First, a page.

When you receive ideas from employees try to evaluate them in a fair way.  By setting up an evaluation process you will add transparency for employees and build their confidence to submit ideas.  the process you need will depend on the size of your business and the amount of feedback you receive.  You might be able to manage the evaluation process personally.  If you have a larger business you may need a scheme administrator, and an evaluation team made up of representatives from across your business.

6 Creating evaluation criteria

Evaluation criteria you could use to help you evaluate employee ideas:

  • cost reduction
  • generating business income / increasing market share
  • improving customer service or relations
  • improving the working environment or work/life balance
  • enhancing the reputation of the business
  • improving decision making or reducing risk
  • improving working practices / processes

7. Use technology to improve employee voice

Every business has a range of channels it uses to communicate with employees.  These could be internal notice boards, blogs, or networking sites; which can help employees share views, knowledge and ideas.  When deciding what is right for your business, you could consider asking your employees what would help them in their work and use technology to celebrate ideas, feedback and improvements that come from collaboration through tools and channels.  Create and communicate clear guidelines and policy on the use of technology – including the accessing of networking sites and use of language – and addressing any misuse of them.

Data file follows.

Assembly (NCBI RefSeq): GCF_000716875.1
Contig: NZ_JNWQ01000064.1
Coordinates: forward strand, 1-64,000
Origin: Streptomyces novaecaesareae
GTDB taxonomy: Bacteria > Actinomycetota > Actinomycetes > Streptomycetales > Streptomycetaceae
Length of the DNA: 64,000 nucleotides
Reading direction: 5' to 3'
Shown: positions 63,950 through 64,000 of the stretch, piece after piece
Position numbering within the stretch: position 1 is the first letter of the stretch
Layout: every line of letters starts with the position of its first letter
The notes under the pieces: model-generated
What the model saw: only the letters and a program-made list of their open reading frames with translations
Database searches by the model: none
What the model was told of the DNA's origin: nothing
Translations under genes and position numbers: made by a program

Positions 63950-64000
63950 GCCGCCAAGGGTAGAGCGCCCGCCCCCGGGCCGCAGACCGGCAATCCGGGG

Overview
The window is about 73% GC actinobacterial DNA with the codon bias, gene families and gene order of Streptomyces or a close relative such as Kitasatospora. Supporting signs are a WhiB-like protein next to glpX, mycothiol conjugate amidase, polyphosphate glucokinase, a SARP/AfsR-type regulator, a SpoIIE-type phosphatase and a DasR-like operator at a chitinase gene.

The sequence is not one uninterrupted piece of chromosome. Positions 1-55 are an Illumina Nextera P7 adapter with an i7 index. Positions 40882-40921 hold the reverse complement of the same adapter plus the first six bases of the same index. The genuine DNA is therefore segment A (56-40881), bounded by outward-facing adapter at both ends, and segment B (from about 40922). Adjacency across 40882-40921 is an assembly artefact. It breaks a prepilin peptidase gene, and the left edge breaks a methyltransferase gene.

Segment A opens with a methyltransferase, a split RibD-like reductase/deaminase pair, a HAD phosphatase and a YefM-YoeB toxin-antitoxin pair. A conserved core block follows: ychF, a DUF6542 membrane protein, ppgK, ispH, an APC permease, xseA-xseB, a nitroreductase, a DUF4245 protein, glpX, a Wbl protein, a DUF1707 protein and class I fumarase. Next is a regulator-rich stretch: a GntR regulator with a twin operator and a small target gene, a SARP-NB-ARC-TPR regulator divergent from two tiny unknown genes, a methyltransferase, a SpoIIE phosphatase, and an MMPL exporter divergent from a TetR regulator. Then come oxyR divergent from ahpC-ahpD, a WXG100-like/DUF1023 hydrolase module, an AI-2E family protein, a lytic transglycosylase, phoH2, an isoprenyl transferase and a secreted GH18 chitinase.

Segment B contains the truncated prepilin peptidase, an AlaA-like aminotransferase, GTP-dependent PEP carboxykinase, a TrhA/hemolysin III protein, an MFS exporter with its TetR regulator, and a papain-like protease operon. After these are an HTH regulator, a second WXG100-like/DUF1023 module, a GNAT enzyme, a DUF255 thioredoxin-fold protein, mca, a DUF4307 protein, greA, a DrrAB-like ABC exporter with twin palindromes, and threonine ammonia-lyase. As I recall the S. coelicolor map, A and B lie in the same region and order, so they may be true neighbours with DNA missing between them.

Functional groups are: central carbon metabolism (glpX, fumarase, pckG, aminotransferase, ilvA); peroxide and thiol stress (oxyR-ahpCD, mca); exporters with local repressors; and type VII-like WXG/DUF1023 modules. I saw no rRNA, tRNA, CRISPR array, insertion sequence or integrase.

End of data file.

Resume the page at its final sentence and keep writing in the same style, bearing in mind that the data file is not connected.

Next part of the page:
8. Employee forums

Many businesses use employee forums to seek ideas for improving business performance.  Different approaches work for different business, you could establish an employee board with rotating membership where ideas can be sounded or set up an employee task force to look at a key business challenge or topic.

9. Creating an employee forum

If you create an employee forum have a clear remit for the forum with clear terms of reference understood across the business.  An effective way of creating terms of reference is to involve the forum members in defining them.  Creating clear responsibilities shows you are keen to work with the forum and that the employees involved have important responsibilities which may include:

  • proactively seeking views and feedback from employee in their areas of the business.
  • identifying progress and communicating these.
  • running employee focus groups to seek views and opinions.
  • presenting and reporting to managers on relevant feedback from their are of the business.

10. Align employee voice and collective voice

The involvement of trade unions, union and non-union employee representatives can provide a collective voice for all or part of your workforce.  Information and consultation requirements apply to all organisations with at least 50 employees.  Trust, cooperation and information sharing are essential to the employee voice and the collective voice.  Your approach to employee and collective voice should support each other.